Accepting the Challenge of change

Now that I adjusting to the idea that the hip thing is here for a while, how am I using this challenge planning a workout?

-I acknowledge that I have limited mobility in the hip. leg press will be for whatever depth I can manage on a given day. Lunges will only be supported. Wall squats instead of BB squats will be the norm. This does not mean never doing a BB squat-with sufficient warm up times, anything is possible.

-there is little effect on upper body workouts.

-core work is challenging because it is difficult to get up and down on the floor. Still, the core work is the most important work to be done in order to gain strength and maintain mobiliy until I get my hip replaced. Twenty to thirty minutes, three to four times a week is the new minimum.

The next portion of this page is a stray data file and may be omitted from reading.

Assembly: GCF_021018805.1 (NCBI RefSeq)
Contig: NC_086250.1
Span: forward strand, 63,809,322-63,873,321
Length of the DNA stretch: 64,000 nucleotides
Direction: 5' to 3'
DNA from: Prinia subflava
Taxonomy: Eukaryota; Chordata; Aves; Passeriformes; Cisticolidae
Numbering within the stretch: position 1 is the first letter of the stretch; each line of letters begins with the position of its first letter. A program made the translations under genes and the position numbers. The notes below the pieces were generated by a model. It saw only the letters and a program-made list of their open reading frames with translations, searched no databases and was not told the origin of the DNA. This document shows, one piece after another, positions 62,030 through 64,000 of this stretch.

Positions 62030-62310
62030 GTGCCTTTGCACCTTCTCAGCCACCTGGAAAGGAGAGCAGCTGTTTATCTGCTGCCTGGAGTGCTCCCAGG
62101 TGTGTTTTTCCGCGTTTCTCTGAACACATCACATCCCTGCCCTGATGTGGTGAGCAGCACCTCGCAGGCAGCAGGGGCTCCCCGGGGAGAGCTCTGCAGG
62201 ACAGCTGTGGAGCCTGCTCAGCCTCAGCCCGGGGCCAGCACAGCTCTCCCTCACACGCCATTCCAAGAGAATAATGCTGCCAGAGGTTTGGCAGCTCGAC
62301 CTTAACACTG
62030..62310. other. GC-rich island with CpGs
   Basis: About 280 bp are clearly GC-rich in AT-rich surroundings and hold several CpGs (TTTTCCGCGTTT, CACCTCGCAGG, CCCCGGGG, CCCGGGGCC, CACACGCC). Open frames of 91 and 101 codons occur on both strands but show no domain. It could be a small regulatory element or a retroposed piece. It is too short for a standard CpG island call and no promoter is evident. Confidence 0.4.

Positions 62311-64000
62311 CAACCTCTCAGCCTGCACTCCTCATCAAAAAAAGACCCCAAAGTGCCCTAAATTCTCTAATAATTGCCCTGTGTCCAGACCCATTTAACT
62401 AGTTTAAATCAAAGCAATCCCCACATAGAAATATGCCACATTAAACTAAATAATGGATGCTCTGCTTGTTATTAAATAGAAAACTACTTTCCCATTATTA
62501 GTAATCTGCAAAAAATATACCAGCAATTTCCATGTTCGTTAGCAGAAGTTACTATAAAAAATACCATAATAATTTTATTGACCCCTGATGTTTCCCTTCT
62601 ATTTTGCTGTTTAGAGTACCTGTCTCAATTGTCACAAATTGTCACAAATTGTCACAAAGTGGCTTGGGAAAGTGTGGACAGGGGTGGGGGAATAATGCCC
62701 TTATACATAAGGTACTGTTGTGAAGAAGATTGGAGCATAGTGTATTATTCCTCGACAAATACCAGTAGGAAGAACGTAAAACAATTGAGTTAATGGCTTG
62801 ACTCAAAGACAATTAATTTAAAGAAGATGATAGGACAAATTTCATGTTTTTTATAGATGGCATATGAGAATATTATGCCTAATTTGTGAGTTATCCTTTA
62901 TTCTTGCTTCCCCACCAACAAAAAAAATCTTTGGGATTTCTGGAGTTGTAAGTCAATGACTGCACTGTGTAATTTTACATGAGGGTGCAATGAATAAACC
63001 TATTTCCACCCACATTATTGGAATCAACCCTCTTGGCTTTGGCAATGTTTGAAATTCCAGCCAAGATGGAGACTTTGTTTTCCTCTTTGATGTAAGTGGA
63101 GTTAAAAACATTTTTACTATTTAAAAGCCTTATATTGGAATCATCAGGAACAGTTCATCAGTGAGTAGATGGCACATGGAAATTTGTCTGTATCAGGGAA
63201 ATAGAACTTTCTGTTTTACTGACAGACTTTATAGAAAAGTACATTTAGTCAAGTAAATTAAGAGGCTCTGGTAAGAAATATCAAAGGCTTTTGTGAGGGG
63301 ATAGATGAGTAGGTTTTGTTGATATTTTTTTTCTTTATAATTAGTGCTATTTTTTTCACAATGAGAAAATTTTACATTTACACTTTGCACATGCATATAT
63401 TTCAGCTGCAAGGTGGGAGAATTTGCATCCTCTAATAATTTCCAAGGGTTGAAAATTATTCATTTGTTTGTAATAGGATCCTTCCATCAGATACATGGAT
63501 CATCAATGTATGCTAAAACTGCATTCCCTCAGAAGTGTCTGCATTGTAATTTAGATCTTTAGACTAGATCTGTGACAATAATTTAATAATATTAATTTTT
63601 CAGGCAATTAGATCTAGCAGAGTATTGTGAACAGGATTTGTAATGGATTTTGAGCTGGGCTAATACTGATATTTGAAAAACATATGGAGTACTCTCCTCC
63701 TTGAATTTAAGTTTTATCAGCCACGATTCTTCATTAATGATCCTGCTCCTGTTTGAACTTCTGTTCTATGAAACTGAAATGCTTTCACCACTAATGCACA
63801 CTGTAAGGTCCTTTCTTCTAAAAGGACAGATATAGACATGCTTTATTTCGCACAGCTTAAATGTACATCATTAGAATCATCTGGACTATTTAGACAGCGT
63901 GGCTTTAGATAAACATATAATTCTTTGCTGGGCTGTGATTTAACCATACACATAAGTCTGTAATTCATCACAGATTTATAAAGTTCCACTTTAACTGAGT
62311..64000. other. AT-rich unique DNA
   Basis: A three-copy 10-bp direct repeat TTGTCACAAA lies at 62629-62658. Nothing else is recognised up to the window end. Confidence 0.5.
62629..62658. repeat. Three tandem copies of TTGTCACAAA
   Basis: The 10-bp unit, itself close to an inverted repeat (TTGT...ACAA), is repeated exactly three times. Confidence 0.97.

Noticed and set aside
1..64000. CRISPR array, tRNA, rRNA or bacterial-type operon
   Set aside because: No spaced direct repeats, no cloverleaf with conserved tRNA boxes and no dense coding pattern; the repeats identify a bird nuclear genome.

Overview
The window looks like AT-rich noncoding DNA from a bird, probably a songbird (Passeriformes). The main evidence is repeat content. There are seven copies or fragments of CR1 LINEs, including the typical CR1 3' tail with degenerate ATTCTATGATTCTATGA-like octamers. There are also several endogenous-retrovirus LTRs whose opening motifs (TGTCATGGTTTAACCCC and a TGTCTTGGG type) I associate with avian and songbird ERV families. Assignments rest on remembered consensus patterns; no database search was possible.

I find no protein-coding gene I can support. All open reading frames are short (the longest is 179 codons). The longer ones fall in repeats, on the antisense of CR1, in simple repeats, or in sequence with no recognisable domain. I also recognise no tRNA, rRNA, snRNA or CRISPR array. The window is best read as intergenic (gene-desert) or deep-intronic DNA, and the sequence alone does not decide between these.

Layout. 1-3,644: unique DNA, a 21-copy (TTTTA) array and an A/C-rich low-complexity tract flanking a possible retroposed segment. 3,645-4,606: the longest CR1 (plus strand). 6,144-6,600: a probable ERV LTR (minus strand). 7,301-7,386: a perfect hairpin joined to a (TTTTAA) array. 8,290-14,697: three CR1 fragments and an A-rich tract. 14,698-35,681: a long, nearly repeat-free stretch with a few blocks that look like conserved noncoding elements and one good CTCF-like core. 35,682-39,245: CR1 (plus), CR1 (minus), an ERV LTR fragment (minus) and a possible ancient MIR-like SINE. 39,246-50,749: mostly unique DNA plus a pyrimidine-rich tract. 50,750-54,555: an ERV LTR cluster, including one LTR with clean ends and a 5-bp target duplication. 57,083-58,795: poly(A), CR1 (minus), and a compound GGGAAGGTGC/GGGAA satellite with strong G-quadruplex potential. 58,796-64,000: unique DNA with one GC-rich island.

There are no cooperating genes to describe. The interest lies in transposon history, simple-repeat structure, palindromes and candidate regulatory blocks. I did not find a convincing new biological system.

-cardio may have to be switched to the pool. Walking distances is not likely to happen. The elliptical hurts to just get on. I have yet to find a comfortable but challenging workout on a recumbent stationary bike.

Workouts may be less frequent (three times a week) but longer each time (1.5 to 2 hours each) consisting of a short warm up, 20-30 minutes of core work, 10-20 minutes of balance work, and 45-60 minutes of full body resistance training, then time in the pool.


2 responses to “Accepting the Challenge of change

  1. SO sorry about this injury! Is it diagnosed? I know how frustrating a longterm injury can be (my ankle didn’t work for a really long time) but I know you are well equipped to make adjustments… hang in there!

  2. Foodie, It’s diagnosed as arthritic changes that require a new hip. I’m just not completely ready to pull the trigger on the surgery. Will seek a 2nd opinion for sure before I see what goes.

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